The risks associated with social media are regularly reported in the media, and you may have experienced some of them already yourself or with your kids. A new study (Primack et al., 2018) adds important research to the discussion, finding that negative experiences on social media are significantly correlated with increased depressive feelings (a greater effect than positive experiences have in the inverse direction).
Among over 1,000 students between the ages of 18 and 30, the study found that each 10 percent increase in negative experiences was correlated with a 20 percent increase in the likelihood of depressive symptoms. In lay terms, study participants reported that negative experiences on social media led to more depressive symptoms. Considering such research, how can parents use this information to help their teenage children?
The study in question focuses on adults, but parents addressing social media use with kids — especially teens — can prevent problems later. Teenagers, of course, are a mercurial bunch, caught in a life stage fraught with hormones, identity struggles, and intense social pressures. Many (or most?) teens won’t want to talk at length with their parents about some of their negative feelings, so parents must figure out a way to connect with them about this issue in a way that doesn’t feel too intrusive or emotionally threatening.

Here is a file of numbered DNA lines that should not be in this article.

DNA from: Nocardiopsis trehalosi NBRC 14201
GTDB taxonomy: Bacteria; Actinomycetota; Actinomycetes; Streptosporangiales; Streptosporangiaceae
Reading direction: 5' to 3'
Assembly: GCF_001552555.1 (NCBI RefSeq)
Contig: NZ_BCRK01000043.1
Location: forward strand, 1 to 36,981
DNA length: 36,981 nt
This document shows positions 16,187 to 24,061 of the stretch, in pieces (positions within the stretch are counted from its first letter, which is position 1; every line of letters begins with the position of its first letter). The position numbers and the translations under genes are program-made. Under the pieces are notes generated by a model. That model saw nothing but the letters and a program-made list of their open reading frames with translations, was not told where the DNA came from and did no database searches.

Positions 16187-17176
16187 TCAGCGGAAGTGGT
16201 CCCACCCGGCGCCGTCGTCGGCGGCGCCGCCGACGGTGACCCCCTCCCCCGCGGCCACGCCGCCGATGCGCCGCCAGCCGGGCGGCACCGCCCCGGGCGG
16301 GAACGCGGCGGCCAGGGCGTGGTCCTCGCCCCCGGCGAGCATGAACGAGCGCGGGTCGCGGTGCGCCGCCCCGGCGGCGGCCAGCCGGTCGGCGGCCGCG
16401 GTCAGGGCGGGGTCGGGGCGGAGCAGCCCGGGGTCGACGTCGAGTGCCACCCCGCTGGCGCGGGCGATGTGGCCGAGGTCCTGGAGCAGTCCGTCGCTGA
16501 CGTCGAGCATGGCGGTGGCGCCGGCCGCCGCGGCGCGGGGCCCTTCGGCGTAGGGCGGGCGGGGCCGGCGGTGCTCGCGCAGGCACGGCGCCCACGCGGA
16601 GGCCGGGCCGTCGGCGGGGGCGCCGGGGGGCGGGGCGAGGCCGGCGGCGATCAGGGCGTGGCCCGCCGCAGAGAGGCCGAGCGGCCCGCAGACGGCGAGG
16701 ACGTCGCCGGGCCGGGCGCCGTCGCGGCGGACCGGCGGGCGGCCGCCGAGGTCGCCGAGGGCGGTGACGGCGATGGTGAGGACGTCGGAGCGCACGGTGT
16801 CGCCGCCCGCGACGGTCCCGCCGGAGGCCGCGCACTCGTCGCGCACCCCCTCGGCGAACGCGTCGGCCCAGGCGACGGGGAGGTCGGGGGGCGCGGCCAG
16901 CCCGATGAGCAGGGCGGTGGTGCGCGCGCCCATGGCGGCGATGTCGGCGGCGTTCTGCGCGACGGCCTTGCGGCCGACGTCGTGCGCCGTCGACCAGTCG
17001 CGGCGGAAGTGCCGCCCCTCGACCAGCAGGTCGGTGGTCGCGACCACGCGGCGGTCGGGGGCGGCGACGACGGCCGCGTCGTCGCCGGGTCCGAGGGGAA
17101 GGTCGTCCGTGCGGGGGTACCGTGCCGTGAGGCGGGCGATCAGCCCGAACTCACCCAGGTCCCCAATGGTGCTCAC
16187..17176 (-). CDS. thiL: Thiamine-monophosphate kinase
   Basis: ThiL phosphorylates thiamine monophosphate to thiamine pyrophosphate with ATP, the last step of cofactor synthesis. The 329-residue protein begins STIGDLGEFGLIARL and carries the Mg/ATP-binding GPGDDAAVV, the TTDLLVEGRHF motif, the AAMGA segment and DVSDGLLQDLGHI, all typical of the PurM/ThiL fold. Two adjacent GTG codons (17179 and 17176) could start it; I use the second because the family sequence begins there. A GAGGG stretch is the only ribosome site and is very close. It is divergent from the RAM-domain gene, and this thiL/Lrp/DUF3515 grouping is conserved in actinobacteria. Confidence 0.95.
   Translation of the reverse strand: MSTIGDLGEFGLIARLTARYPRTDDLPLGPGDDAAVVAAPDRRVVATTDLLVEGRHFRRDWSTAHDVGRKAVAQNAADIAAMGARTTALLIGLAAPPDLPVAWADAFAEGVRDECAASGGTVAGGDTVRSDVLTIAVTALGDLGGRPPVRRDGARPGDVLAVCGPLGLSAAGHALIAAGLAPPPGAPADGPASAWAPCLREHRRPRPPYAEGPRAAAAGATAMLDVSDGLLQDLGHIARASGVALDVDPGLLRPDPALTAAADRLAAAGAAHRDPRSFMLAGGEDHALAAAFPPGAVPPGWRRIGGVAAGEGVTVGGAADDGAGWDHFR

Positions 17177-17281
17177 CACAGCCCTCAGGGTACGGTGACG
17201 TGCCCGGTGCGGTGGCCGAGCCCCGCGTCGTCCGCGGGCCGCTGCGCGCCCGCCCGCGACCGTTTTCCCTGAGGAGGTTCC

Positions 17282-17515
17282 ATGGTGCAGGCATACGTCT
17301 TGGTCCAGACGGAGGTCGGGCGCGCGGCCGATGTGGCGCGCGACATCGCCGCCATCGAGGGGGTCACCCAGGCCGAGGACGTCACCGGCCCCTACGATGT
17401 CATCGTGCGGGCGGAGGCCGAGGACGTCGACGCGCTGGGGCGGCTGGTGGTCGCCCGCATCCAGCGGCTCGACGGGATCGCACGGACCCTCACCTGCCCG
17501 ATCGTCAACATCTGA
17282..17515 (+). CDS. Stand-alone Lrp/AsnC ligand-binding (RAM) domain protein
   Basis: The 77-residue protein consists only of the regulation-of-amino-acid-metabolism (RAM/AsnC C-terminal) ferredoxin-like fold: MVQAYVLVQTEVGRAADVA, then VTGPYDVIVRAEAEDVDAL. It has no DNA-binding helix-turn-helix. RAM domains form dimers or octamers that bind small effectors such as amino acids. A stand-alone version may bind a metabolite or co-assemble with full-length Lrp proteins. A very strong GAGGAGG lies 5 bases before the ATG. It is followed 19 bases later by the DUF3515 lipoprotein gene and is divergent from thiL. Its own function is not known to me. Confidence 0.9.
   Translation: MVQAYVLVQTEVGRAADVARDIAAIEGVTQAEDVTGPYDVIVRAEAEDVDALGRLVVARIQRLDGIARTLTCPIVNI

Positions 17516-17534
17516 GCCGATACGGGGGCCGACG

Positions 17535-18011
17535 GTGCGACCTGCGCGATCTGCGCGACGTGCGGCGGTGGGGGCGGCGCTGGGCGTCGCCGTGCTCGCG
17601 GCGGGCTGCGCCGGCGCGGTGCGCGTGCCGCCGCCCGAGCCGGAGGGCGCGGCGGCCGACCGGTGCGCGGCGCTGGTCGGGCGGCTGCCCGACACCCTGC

Some parents manage the dangers of social media by either requiring that the children include them in their network or by disallowing social media use altogether. What I have found in my clinical work is that telling a child “no” often has the opposite effect: it causes secretive behavior and a mix of resentful or angry feelings. Rather than over controlling kids, the key is to teach kids the best possible lessons so that they don’t feel compelled to engage in unhealthy or self-destructive behaviors. (If social media use increases negative feelings, that behavior is ultimately self-destructive.)
– Seth Myers
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